(Adds comments from Breen, context on merger and Trump
By Ross Kerber
BOSTON Dec 8 Dupont Chief Executive Ed
Breen said on Thursday the incoming administration of U.S.
President-elect Donald Trump is not likely to have an impact on
his company's planned merger with rival Dow Chemical.
While Trump was critical of other large mergers during the
campaign, Breen said many U.S. Justice Department officials
reviewing the merger are career employees.
"I don't think it has any impact. We're very far down the
road," Breen said in an interview after speaking to the Boston
College Chief Executives Club.
Executives and dealmakers are looking for signs of whether
the incoming Trump administration will take a traditional
Republican approach to major mergers and treat them with a
Trump alternatively could follow through on populist
statements he made during the campaign, such as a threat to
block AT&T Inc's planned purchase of Time Warner
Breen said he does not expect Trump's rhetoric would make
the president-elect's administration less likely to approve the
$130 billion Dow-DuPont merger agreement, reached a year ago.
Breen is scheduled to become CEO if the deal is approved by
regulators. European Union antitrust regulators said on Nov. 9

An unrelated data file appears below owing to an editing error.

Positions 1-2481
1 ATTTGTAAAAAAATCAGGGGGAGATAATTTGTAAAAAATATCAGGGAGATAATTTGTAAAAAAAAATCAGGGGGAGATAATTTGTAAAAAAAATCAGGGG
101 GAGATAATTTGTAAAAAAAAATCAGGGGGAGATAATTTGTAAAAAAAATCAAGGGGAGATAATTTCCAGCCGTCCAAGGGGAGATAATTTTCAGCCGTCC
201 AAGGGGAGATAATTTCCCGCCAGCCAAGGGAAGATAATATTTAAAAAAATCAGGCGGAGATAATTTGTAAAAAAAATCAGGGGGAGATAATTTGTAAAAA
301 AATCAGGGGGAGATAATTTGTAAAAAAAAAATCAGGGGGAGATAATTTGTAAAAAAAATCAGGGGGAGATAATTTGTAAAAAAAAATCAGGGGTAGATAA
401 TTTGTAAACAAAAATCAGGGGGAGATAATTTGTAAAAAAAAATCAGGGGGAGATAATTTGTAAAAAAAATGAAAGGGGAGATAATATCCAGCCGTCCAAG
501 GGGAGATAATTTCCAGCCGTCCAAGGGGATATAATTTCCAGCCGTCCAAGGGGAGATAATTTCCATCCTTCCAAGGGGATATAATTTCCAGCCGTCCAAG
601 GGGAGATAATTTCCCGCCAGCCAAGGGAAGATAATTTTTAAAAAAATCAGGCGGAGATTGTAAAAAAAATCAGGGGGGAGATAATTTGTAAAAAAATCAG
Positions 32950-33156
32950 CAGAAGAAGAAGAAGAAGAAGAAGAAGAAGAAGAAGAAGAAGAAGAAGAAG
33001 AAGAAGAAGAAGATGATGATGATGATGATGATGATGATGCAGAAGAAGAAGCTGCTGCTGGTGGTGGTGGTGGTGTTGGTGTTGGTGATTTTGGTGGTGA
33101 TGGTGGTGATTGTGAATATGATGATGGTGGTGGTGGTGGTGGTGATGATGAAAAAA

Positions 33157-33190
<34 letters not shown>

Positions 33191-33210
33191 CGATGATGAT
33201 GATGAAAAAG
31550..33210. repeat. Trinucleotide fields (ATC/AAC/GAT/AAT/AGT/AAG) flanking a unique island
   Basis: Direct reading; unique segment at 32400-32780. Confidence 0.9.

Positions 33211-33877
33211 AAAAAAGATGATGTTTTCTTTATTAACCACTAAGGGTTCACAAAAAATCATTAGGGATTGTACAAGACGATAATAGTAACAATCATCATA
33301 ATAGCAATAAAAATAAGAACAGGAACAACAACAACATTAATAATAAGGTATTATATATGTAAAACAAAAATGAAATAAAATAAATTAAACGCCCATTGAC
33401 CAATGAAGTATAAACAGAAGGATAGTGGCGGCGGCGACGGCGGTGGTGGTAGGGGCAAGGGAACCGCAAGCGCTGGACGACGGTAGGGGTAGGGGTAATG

they had received key data from the companies and set a Feb. 28
deadline for a decision.
A concern is that the merger to create a giant in crop
protection and seeds could reduce competition in those areas, as
well as for certain chemicals and materials both companies
Asked about potential divestitures that might be required to
complete the merger, Breen said there would likely "be some
remedies on the agriculture side, and that's predominantly it."
He declined to name specific potential purchasers but said
"There are always buyers available for good assets."
In his remarks to the luncheon, Breen pointed to populist
developments worldwide, such as the Brexit vote and the recent
defeat of Italian Prime Minister Matteo Renzi in a referendum.
But Breen said the results are not likely to slow Europe's
economic growth rate and thus will have little business impact.
"It doesn't overly worry me... and I don't think it is
overly bothering the business community," he said.
(Reporting by Ross Kerber; Editing by Chris Reese and Dan